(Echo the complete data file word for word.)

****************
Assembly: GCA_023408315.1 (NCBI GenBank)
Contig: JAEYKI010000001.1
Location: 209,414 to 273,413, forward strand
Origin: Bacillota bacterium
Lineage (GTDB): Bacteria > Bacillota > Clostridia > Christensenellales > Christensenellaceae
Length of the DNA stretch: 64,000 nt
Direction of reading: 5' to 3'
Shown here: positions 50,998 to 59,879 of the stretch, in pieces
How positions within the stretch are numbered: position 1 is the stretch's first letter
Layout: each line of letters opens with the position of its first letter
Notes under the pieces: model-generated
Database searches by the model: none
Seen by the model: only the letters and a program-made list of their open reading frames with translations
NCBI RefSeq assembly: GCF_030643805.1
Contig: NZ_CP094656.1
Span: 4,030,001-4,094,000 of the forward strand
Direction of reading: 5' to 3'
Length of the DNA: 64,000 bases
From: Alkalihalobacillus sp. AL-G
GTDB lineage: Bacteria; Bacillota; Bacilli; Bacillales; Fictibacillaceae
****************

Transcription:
Assembly: GCA_023408315.1 (NCBI GenBank)
Contig: JAEYKI010000001.1
Location: 209,414 to 273,413, forward strand
Origin: Bacillota bacterium
Lineage (GTDB): Bacteria > Bacillota > Clostridia > Christensenellales > Christensenellaceae
Length of the DNA stretch: 64,000 nt
Direction of reading: 5' to 3'
Shown here: positions 50,998 to 59,879 of the stretch, in pieces
How positions within the stretch are numbered: position 1 is the stretch's first letter
Layout: each line of letters opens with the position of its first letter
Notes under the pieces: model-generated
Database searches by the model: none
Seen by the model: only the letters and a program-made list of their open reading frames with translations
NCBI RefSeq assembly: GCF_030643805.1
Contig: NZ_CP094656.1
Span: 4,030,001-4,094,000 of the forward strand
Direction of reading: 5' to 3'
Length of the DNA: 64,000 bases
From: Alkalihalobacillus sp. AL-G
GTDB lineage: Bacteria; Bacillota; Bacilli; Bacillales; Fictibacillaceae